York University professor and well-known jazz musician Barry Elmes made excellent use of a recent sabbatical to work on a new CD ̶ his quintet’s first in seven years: “Dog’s Breakfast,” produced by Cornerstone Records, Inc. It’s proving to be worth the wait.
Elmes, a composer, producer, recording artist and educator, has been a strong and consistent presence in the Canadian jazz scene since the 1980s. He taught at York for two decades before joining the full-time faculty in the Department of Music in 2004. He currently serves as the Jazz Area Coordinator.
Elmes, one of the first graduates of York’s jazz program and a self-identified “York guy,” has performed all over the world and played with many renowned jazz artists, including Dizzy Gillespie, Diana Krall and the Moe Koffman Quintet.
In this Q&A with Brainstorm, Elmes talks about his latest CD, offers some advice to budding composers, and reflects on the way that York has shaped his career trajectory.
Q: In conceptualizing “Dog’s Breakfast,” you were influenced by a playful illustration of a dog who had consumed a curious batch of items. Please explain how this idea of an eclectic mix encapsulates the ideas behind your most recent CD?
A: The title was a practical solution. I didn’t start with a theme. There’s no consistent style to the compositions. Some are rhythm-based, some are melody-based, some are tributes. I thought: This is a dog’s breakfast, a collection of very eclectic tunes.
Yes, I wake up every morning looking at artist Sa Boothroyd’s print of the dog on my side of the bed. It cracks me up; it puts me in a good mood. You see humour right away.
More specifically to the “Dog’s Breakfast” track, I had written a composition that captured my dog, Mavis, walking on the beach. The dog’s a bit of a dufus who eats everything. The tempo relates to her gate. There’s some humour in it too. Humour in jazz isn’t always overt, but it’s there.
Q: This CD showcases five new compositions. Could you describe the process of composing?
A: Different composers use different methods. A lot of them write on their instrument – piano, for example. My situation is a bit unique because I’m a drummer.
In my case, I write everything in my head. It may be a challenge, but it gives you a lot more freedom. Instrument-specific composing can be limiting. I can conceive of things from a melody long before I’ll sit down at a piano and try to bang it out. It’s the only way I can do it.
However, as it happens, on “Dog’s Breakfast,” I approached the compositions differently. For example, one day I was sitting at the piano, not trying to write a tune. I played a ‘maj7#11’ chord, which I really like the sound of, then repeated the same voicing a whole tone higher, and I wondered if I could write a melody that fits over that simple motion. That ended up being the composition “Terminal 2,” the CD’s third track. Similarly, “Pierre Burton’s Pig” evolved when I was tuning the drums.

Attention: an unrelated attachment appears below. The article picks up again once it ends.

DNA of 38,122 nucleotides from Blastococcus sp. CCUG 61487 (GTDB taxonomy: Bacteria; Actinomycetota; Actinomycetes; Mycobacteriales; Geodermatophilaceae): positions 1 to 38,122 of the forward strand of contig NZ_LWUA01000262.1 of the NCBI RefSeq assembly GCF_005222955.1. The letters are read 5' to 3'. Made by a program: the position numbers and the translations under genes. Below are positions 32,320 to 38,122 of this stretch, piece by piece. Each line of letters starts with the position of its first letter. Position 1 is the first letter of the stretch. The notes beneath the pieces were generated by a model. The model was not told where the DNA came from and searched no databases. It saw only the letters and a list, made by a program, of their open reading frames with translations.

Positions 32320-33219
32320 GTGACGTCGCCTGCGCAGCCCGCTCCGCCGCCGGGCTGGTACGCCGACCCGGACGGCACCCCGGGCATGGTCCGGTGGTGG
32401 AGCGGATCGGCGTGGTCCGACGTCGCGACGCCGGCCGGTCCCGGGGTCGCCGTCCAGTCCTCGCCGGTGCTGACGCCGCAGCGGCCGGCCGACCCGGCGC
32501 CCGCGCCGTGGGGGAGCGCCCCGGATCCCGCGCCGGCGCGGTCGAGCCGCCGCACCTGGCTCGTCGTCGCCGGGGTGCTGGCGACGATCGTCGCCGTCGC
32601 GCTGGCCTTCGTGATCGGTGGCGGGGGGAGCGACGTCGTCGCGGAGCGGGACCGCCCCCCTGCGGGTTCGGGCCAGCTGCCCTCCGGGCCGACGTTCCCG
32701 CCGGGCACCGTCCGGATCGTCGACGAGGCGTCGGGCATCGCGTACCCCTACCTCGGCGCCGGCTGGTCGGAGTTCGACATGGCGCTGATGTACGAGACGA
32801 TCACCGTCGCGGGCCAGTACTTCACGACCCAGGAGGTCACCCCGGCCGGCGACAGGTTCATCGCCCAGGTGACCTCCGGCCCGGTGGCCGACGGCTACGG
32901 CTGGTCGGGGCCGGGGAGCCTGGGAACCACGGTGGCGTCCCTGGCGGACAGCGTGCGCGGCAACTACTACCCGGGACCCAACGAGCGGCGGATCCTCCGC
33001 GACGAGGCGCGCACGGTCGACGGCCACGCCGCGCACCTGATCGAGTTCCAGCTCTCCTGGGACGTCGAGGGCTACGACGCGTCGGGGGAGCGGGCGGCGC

Q: How has “Dog’s Breakfast” been received?
A: Very well. The reaction has been quite favourable. The only thing I have to go on is that people all over the world seem to be buying it. I haven’t done a lot of advertising or networking, but people seem to know about it.
There are very positive reviews ̶ in WholeNote magazine, for example. I’m very pleased with the reception.
Q: How has York University supported you? What does York mean to you?
A: I’m a York guy. My entire adult life has been spent in some direct relationship with York. I moved to Toronto in the 1970s because I’d heard that York was starting Canada’s first jazz program. I was one of the first students. Profs were very supportive. I even lived in Prof. John Gittins basement, who, with Prof. Bob Witmer, directed the new jazz program at York when I first moved to Toronto.
After I graduated, I went away to build my career, and was invited back to York to do some part-time teaching in the 1980s. A decade later, I found myself teaching a jazz workshop and jazz percussion masterclasses. In 2004, I became a full-time prof. I’ve always felt for some reason, which is hard to put into words: York feels right to me.
York has always been supportive. The information I needed to forge the career I’ve had, as a professional musician and composer, is all due to York. I’m not sure that if I’d been educated at another institution, my career would have gone the same way. I don’t think that I would have received the same stimulus and direction.
Q: Any advice for future composers or budding jazz musicians?
A: Writing music is no different than being a literary author. Authors that I like ̶ the J. D. Salingers and Hemingways of the world ̶ wrote for themselves. That’s really the only way to write, to express yourself, to convey a mood or an idea.
There’s a lot of what I call “clever composition” – well crafted, but it sounds like you’re trying too hard. What I suggest to young composers is don’t worry about trying to come up with something that’s never been done before. Just about everything you can do, mechanically, has already been done. So, what you’re left with is a personal need to express yourself. If you do that, and you’re honest, that’s all you need.
As long as my compositions say something to listeners, I’m fine with that. I don’t want to be “clever!”
For more information about Elmes, visit his faculty page or his website. To read the WholeNote article, see page 83 of the December 2017/January 2018 issue. For more on the CD, visit to the website. To read a related article, visit the Waterloo Region Record. To read a review of the album in Jazz CD Reviews, visit the website.
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By Megan Mueller, manager, research communications, Office of the Vice-President Research & Innovation, York University, email@example.com